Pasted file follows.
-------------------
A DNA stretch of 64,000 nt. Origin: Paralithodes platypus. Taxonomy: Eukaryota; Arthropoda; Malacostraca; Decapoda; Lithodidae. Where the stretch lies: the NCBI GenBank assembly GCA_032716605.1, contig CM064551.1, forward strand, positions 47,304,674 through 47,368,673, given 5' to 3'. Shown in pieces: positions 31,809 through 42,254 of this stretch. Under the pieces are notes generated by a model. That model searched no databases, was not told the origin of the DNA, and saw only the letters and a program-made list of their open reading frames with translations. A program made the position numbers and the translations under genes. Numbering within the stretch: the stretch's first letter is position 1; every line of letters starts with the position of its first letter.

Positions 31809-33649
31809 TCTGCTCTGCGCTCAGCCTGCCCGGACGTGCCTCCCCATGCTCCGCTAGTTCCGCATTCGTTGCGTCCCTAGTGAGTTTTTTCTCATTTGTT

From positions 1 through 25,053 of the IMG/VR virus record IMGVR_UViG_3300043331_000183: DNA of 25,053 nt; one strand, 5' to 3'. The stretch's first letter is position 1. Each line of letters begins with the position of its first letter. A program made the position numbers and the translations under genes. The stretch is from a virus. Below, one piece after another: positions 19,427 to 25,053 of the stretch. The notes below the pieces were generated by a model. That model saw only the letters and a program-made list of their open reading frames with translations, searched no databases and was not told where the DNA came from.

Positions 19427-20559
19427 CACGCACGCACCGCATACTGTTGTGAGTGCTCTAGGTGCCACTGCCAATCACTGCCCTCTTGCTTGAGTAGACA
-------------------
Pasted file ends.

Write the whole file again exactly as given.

A DNA stretch of 64,000 nt. Origin: Paralithodes platypus. Taxonomy: Eukaryota; Arthropoda; Malacostraca; Decapoda; Lithodidae. Where the stretch lies: the NCBI GenBank assembly GCA_032716605.1, contig CM064551.1, forward strand, positions 47,304,674 through 47,368,673, given 5' to 3'. Shown in pieces: positions 31,809 through 42,254 of this stretch. Under the pieces are notes generated by a model. That model searched no databases, was not told the origin of the DNA, and saw only the letters and a program-made list of their open reading frames with translations. A program made the position numbers and the translations under genes. Numbering within the stretch: the stretch's first letter is position 1; every line of letters starts with the position of its first letter.

Positions 31809-33649
31809 TCTGCTCTGCGCTCAGCCTGCCCGGACGTGCCTCCCCATGCTCCGCTAGTTCCGCATTCGTTGCGTCCCTAGTGAGTTTTTTCTCATTTGTT

From positions 1 through 25,053 of the IMG/VR virus record IMGVR_UViG_3300043331_000183: DNA of 25,053 nt; one strand, 5' to 3'. The stretch's first letter is position 1. Each line of letters begins with the position of its first letter. A program made the position numbers and the translations under genes. The stretch is from a virus. Below, one piece after another: positions 19,427 to 25,053 of the stretch. The notes below the pieces were generated by a model. That model saw only the letters and a program-made list of their open reading frames with translations, searched no databases and was not told where the DNA came from.

Positions 19427-20559
19427 CACGCACGCACCGCATACTGTTGTGAGTGCTCTAGGTGCCACTGCCAATCACTGCCCTCTTGCTTGAGTAGACA